BMI: Body Mass Index
Body mass index is a measure of body fat, though it is not the most ideal method to assess weight and health risks. Learn what BMI actually means and how it can work for you.
Physicians and researchers use BMI to categorize a person's weight. The numerical value offers valuable information about the patient's risk of developing certain health conditions.
BMI is not, however, the ideal way to assess someone's weight - or their health for that matter.
So, what does BMI actually mean and how does it work?
How Does BMI Work?
Body mass index (BMI), less commonly known as the Quetelet index, is a measure of body fat. It is derived using height and weight (mass) and applies to adult men and women.
The equation for BMI is kg/m2, in which kg is a person’s weight in kilograms. The m2 is height in meters squared. In imperial units, the formula is BMI = lbs. x 703/in2.
Adults can use an online BMI calculator, too, for simplicity. The Centers for Disease Control and Prevention (CDC) also offers a BMI calculator for children.
The precision of BMI also mostly depends on obtaining an accurate weight, and natural weight fluctuations occur throughout the day. The number on the scale best reflects body weight in the morning and after using the bathroom. It should also be without heavy clothing including shoes.
Healthy BMI Range
After calculating BMI, it then falls into a weight category. BMI classifications help identify if current weight is considered underweight, normal, overweight, or obese:
Risks Associated with BMI
BMI is an objective and cost-effective screening tool to gauge weight status and potential consequences of an unhealthy weight.
A high BMI and carrying extra weight increase the risk of type 2 diabetes, heart disease, and other health problems. On the other hand, an "underweight" classification may be associated with malnutrition or even help pinpoint an eating disorder.
Especially over the long-term, a low BMI increases the risk of fragile bones, anemia, hair loss, dry skin, and infertility. It can also weaken the immune system, in turn making one more susceptible to viruses, infections, and other health risks. Moreover, a research study found lower BMIs were more at risk of death from respiratory disease and miscarriage in women.
However, BMI is not the best measure for health. Because this measurement only considers scale weight, it becomes erroneous for one with greater lean muscle mass. This often classifies athletes and weight lifters as “obese” due to the large amount of lean muscle tissue.
BMI is also not an ideal gauge in the elderly, who may have lost muscle related to aging and limited mobility.
BMI versus Body Composition
BMI is a general measurement of overall body weight. Body composition, on the other hand, considers certain amounts of fat, muscle, and water. It can also pattern changes in these masses.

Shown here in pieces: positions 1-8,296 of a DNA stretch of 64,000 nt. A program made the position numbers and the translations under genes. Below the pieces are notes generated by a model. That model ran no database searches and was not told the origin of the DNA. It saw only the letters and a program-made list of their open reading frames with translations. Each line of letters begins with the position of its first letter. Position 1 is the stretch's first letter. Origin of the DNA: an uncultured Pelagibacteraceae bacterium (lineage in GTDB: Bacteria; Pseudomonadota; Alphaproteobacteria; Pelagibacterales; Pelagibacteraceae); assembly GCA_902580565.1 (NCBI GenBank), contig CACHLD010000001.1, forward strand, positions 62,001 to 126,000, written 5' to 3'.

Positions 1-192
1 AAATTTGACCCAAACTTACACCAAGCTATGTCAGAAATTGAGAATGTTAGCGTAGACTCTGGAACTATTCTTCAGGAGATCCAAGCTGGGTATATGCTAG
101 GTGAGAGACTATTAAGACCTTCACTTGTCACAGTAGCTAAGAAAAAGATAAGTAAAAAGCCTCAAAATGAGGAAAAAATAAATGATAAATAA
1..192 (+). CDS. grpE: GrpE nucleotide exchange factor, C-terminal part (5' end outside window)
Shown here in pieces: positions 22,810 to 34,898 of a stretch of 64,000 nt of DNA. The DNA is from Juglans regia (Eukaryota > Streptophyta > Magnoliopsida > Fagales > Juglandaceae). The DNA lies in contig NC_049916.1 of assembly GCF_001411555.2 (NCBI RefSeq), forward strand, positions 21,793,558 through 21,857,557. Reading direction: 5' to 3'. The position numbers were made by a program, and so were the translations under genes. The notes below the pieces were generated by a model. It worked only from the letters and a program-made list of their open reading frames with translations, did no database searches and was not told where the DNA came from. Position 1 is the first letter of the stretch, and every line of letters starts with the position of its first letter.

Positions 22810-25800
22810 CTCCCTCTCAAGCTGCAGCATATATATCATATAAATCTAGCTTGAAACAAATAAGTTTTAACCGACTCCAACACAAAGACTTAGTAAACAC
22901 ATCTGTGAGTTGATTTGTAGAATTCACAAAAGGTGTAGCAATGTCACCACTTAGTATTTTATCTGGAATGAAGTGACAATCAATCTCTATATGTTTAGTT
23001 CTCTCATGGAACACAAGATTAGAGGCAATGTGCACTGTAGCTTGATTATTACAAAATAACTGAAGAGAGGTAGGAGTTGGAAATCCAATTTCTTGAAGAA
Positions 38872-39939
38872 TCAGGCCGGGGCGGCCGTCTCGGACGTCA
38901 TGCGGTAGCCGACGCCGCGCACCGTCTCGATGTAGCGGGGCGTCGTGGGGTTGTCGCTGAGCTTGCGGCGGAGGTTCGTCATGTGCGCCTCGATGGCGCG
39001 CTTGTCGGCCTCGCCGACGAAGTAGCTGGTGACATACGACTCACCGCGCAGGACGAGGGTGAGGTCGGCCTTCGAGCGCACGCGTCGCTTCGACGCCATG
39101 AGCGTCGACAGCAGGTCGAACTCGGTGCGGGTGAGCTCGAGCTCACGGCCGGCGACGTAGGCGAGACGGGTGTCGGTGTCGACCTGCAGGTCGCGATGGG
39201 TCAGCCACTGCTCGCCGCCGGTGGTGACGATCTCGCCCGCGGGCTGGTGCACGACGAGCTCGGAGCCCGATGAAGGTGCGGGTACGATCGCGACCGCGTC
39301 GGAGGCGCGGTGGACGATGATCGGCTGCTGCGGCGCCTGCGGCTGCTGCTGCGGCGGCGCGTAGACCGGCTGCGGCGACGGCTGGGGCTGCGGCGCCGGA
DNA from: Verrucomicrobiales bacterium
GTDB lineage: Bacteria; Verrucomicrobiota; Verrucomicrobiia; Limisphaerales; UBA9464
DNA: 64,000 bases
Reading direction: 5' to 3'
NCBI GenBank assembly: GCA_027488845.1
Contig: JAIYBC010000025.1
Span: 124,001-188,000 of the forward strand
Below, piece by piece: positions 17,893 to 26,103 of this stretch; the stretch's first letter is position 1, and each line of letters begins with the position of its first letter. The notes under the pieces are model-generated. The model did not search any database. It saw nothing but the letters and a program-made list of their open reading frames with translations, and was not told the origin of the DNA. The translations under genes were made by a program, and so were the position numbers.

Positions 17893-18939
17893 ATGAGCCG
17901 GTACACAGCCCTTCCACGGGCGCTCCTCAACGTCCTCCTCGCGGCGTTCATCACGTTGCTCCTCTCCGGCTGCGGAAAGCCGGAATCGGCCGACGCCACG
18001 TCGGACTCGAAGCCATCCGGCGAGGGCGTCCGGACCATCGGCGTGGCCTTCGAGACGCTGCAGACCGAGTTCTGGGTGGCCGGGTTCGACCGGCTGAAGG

Methods to measure body composition include body fat percentage, waist circumference, and waist-to-hip ratio:
• Body fat percentage is the weight of total body fat divided by total body weight. The result helps indicate essential and storage fats.
Essential fat is the amount of fat needed that is essential to survive. Storage fat consists of fat accumulation, some of which protects our internal organs in the chest and abdomen. Other storage fat is excess that increases the risk of chronic disease.
Body fat and its percentage is measured through various methods, including skinfold measurements and a bioelectric impedance analysis. Once determined, it can be analyzed using the American Council on Exercise’s body composition percentage chart.
• Waist circumference measures waist size just above the belly button and below the rib cage. The measurement considers fat distribution in the abdomen and is a stronger predictor of heart disease and diabetes than BMI.
Men and women are advised to keep waist circumference under 40 and 35 inches, respectively.
• A waist-to-hip ratio measurement is the ratio (WHR) of the circumference of the waist to hips. WHR is calculated by measuring the smallest circumference of the waist. It is then by the circumference of the hips at the widest part.
According to the World Health Organization (WHO), the ideal WHR for men is less than 0.9 and 0.85 for women.
Controlling Your BMI
First and foremost, consult with a doctor and/or dietitian to help determine an ideal body weight and disease risk. They can also devise a plan to meet individual needs and preferences.
Ultimately, though, one can control BMI, weight, and health by adopting a healthier lifestyle. This often includes:
• Focusing on whole foods, such as whole grains, fresh produce, lean proteins, legumes, dairy products, and healthy fats.
• Reducing packaged, convenience foods laden in refined flour, sugar, oil, and salt.
• Aiming for at least 150 minutes of aerobic exercise weekly, including brisk walking, jogging, cycling, and swimming.
• Incorporating resistance and strength training at least two to three times each week.
• Ensuring seven to nine hours of sleep nightly.
• Managing stress with positive coping techniques, including with yoga, meditation, and exercise.
• Considering a weight loss meal delivery serving. BistroMD offers healthy meals right to your doorstep along with ongoing support from nutritional experts!
Truly, do not let BMI dictate personal feelings of health. Also assess how clothes are fitting, if waist circumference is changing, and energy levels when losing or maintaining weight!